A shepherd with the cattle managed by Ghodaghodi Municipality (above) and the cattle grazing in the forest (above right) in these recent pictures. Photo; Republica
KAILALI, Feb 4: Six months ago Ghodaghodhi Municipality came up with a plan to manage stray cattle. As part of the plan, it built a shed for stray cattle in a national forest located at the base of Chure range. Around 2000 stray cattle including cows and calves were collected in August. Since it was challenging for the authority to keep so many of cattle, the municipality erected three more sheds at Sisneghri, Chyurepani and Kalibhawar areas. It also hired 19 shepherds to look after the cattle by paying them Rs 1,200 per month.
At Sisneghari 1000 cows, at Cheurepani 400 cows and at Kalibhawar 600 cows were kept and reared. Shepherds of Sisneghari took the cows for grazing at Kuntikothai area, which is one hour walk. The shepherds could not control the herd and some of the cattle escaped their sight and went back to villages from where they were collected. They returned to the sheds with whatever the number of the cows were left. When the cattle were taken to jungle the next day, the sheperds again lost control of some more cattle.
Some of the cattle were infected with diseases. While some of these infected cattle and calves recovered from the illness, some became a victim of it. Because of the illness and the inability of the shepherds to bring home all the cattle, only a few of the cattle of the initial 1000 are left now at the sheds managed by the municipality.
“It is very tough to control stray cattle. Managing stray cattle is a very difficult job, it’s very difficult to understand how they react and behave, “ said one of the shepherds, Bhoj Bahadur Chaudhari. “We took them to the jungle for grazing but it became impossible for us to control them,” he added.
According to Chaudhari, the cattle did not pay heed to any of their instructions. They would just go here and there and then disappear, he said adding that some these cattle eventually returned to the shed on their own.
“Some of the cattle who had initially had escaped, returned to the shed later on. However, some are still missing,” said Chaudhari.
He stated that some of these cattle headed to Sukhad market, some others to Ramshikharjha and yet some went to Mohnyal Rural Municipality. “Though we later learned where they headed too, we could not get them back and thus, the number of cattle in the shed decreased,” he said. “Some died in lack of medical attention, some died to cold, pests, diseases,” he added.
According to another shepherd, Khusiram Chaudhari, sensing the moods or understanding the behavior of the stray cattle was the most challenging part. As it was not easy to figure out what the cows were up to, they could not manage them well, he said.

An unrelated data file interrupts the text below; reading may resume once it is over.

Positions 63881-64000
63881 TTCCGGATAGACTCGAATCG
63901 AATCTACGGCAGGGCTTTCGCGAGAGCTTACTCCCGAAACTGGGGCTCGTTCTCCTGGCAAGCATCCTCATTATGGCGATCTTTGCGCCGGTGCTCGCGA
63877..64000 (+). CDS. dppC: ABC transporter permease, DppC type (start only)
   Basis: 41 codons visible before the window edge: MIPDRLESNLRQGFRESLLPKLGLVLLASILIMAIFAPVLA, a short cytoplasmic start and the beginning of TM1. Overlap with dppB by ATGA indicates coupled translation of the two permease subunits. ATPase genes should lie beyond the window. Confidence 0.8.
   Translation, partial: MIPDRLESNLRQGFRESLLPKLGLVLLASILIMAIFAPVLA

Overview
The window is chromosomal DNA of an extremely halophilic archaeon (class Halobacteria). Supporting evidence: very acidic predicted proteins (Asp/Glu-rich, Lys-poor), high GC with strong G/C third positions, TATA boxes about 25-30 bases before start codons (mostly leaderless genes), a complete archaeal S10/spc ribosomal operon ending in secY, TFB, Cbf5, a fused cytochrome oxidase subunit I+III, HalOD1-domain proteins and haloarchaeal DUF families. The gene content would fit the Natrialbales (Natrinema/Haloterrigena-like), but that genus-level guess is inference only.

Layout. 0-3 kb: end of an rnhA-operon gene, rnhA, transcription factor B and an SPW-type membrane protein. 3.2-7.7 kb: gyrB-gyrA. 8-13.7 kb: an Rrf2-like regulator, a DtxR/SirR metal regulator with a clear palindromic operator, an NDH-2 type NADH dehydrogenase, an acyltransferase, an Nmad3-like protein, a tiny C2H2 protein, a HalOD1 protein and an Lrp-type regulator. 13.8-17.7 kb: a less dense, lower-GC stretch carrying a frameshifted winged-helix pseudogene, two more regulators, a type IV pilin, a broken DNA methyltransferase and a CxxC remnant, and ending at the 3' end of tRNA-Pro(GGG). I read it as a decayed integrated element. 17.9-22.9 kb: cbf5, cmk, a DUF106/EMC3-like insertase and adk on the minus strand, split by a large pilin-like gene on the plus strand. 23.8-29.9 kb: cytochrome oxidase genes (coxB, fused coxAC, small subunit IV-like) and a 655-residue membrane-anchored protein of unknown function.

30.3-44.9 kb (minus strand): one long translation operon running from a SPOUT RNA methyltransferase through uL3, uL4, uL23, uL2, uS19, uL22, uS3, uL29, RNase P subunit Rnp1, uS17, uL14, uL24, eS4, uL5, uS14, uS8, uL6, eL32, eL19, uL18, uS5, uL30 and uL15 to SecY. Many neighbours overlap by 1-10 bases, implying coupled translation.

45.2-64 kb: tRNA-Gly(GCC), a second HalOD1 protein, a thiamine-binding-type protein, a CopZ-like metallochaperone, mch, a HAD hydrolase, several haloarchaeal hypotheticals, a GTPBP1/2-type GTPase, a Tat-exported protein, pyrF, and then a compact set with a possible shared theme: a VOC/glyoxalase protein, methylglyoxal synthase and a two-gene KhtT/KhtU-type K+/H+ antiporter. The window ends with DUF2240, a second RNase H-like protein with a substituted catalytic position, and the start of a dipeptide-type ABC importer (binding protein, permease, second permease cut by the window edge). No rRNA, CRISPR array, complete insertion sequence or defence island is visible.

“Had they grown up with humans at home, their behavior would be different, but they had difficult ‘behavior’,” said Khushiram. “Some old cattle died due to illnesses, and some were lost in the jungle.” According to Khushiram, around 30 calves have also died.
The biggest crisis for those cattle is the lack of grass in the jungle nowadays. Sisneghari forest had vast pastures in the past but nowadays most of the pasture is no more due to the expansion of human settlement in the surrounding area.
“As they was no grass in the jungle, they came down to the lower land from the hills and during this journey some of the cattle wandered off,” noted a local of Sisneghari Man Bahadur Budha. “There is no grass for the cattle in jungle nowadays these days.” He also put the blame on shepherds for the loss of the cows. ‘Had they been more careful and vigilant, so many cattle would not die or disappear.’
Meanwhile, Police Inspector Yaksharaj Joshi said that cold was one of the reasons behind the death of some of the cattle. “Some cattle have died due to the cold, some fell ill,” he said.
Joshi stated that gathering stray cattle alone cannot be the solution, if there is no proper arrangement to rear them. “As there is lack of fodder and grass in the jungle for them, they wander around,” he said.
Joshi informed that 70 cows have died so far at Kalibhawar and Chyurepani shred. “They are rumors that many cattle have died at these sheds but let me clarify that the number of cattle dead is70,” he said.
Mamata Prasad Chaudhari, Mayor of Ghodaghodi Municipality also endorsed the number. “The death toll is 70,” Mamata said.
The issue had caught headlines of local media after some NGOs claimed that thousands of cows have died in these sheds. “The cows have also died due to plastic consumption. They are eating plastics,” Mamata clarified.